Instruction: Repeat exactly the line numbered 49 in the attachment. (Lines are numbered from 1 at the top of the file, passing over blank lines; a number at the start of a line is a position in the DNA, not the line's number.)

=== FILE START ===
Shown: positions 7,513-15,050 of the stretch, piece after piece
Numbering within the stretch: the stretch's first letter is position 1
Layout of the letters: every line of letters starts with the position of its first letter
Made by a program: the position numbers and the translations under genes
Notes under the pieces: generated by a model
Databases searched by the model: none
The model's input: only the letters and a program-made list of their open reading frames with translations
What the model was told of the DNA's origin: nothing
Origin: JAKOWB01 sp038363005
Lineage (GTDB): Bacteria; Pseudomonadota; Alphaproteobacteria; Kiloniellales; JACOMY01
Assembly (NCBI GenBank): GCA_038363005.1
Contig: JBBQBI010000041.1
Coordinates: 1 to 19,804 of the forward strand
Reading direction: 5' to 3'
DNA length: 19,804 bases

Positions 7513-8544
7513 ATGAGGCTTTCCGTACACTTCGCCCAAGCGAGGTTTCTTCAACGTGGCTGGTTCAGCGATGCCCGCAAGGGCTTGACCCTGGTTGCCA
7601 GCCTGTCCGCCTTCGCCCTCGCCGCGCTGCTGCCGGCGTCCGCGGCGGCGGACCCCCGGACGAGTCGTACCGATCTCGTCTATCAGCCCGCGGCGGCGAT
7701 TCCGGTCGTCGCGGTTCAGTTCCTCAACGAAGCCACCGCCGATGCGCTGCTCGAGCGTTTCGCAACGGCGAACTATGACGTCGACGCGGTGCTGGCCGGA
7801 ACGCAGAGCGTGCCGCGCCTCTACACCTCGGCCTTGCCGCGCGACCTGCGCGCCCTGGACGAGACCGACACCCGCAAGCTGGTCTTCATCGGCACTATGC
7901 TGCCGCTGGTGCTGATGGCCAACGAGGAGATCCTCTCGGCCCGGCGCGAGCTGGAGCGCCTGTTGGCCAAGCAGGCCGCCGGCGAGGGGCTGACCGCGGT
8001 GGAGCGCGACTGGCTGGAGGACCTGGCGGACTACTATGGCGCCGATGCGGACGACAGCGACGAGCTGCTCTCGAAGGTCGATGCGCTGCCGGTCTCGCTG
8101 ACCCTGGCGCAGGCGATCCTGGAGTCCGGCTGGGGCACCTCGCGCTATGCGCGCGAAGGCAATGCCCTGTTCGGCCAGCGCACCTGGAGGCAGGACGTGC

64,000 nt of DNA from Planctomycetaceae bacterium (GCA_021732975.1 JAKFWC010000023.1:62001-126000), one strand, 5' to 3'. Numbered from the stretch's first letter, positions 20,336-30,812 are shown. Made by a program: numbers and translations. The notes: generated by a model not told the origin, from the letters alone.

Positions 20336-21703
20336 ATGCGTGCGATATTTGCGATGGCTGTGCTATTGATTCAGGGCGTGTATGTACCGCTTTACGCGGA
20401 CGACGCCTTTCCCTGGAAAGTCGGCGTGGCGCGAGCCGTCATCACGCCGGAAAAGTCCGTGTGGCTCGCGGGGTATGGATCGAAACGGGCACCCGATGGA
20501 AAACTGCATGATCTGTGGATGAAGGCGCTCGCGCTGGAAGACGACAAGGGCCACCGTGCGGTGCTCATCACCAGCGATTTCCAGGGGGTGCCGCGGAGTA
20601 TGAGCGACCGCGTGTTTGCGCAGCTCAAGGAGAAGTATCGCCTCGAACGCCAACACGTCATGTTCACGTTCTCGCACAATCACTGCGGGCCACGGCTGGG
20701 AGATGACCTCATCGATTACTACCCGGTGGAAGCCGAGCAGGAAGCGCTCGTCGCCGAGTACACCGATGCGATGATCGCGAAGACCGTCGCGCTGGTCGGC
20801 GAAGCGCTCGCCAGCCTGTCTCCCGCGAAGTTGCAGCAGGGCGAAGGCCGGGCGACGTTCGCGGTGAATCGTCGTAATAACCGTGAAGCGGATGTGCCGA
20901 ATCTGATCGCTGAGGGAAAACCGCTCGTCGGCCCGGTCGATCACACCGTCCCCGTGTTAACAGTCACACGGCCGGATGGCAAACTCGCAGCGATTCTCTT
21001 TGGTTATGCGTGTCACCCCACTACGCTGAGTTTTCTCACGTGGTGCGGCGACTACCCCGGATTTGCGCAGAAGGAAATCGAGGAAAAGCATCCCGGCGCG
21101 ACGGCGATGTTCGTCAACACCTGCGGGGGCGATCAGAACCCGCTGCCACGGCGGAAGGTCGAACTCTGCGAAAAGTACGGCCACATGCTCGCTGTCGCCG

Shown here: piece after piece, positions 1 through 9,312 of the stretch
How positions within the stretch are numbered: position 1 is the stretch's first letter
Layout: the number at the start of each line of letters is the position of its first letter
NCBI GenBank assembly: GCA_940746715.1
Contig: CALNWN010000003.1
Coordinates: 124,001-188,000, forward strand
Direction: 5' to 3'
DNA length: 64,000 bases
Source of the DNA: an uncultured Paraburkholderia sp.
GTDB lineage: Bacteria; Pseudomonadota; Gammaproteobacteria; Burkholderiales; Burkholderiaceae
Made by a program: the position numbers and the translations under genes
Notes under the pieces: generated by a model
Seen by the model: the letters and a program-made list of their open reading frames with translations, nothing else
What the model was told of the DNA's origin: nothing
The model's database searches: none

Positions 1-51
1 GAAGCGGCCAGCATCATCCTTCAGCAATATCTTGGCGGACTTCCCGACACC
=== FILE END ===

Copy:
The model's database searches: none